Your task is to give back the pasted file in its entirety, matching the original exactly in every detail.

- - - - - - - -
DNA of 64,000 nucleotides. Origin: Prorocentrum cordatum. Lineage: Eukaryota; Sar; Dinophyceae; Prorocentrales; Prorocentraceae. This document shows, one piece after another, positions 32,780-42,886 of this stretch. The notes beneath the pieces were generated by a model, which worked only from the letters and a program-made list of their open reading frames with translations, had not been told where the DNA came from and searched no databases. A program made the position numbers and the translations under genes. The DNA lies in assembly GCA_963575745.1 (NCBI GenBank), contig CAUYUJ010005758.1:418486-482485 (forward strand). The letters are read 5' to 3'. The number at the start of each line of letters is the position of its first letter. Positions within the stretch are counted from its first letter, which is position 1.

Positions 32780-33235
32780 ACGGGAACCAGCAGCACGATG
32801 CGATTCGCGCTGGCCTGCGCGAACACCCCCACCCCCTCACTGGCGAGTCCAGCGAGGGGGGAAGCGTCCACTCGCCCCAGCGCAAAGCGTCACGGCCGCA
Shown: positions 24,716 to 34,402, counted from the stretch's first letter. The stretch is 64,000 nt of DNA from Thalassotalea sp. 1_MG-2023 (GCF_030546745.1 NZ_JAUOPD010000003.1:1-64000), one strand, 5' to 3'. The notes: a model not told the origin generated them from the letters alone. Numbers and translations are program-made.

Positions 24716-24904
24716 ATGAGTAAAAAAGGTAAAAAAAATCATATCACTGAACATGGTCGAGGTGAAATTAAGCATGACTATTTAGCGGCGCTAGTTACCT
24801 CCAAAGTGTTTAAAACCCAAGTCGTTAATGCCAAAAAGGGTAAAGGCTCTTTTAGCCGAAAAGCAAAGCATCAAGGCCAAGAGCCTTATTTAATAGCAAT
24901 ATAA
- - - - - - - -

DNA of 64,000 nucleotides. Origin: Prorocentrum cordatum. Lineage: Eukaryota; Sar; Dinophyceae; Prorocentrales; Prorocentraceae. This document shows, one piece after another, positions 32,780-42,886 of this stretch. The notes beneath the pieces were generated by a model, which worked only from the letters and a program-made list of their open reading frames with translations, had not been told where the DNA came from and searched no databases. A program made the position numbers and the translations under genes. The DNA lies in assembly GCA_963575745.1 (NCBI GenBank), contig CAUYUJ010005758.1:418486-482485 (forward strand). The letters are read 5' to 3'. The number at the start of each line of letters is the position of its first letter. Positions within the stretch are counted from its first letter, which is position 1.

Positions 32780-33235
32780 ACGGGAACCAGCAGCACGATG
32801 CGATTCGCGCTGGCCTGCGCGAACACCCCCACCCCCTCACTGGCGAGTCCAGCGAGGGGGGAAGCGTCCACTCGCCCCAGCGCAAAGCGTCACGGCCGCA
Shown: positions 24,716 to 34,402, counted from the stretch's first letter. The stretch is 64,000 nt of DNA from Thalassotalea sp. 1_MG-2023 (GCF_030546745.1 NZ_JAUOPD010000003.1:1-64000), one strand, 5' to 3'. The notes: a model not told the origin generated them from the letters alone. Numbers and translations are program-made.

Positions 24716-24904
24716 ATGAGTAAAAAAGGTAAAAAAAATCATATCACTGAACATGGTCGAGGTGAAATTAAGCATGACTATTTAGCGGCGCTAGTTACCT
24801 CCAAAGTGTTTAAAACCCAAGTCGTTAATGCCAAAAAGGGTAAAGGCTCTTTTAGCCGAAAAGCAAAGCATCAAGGCCAAGAGCCTTATTTAATAGCAAT
24901 ATAA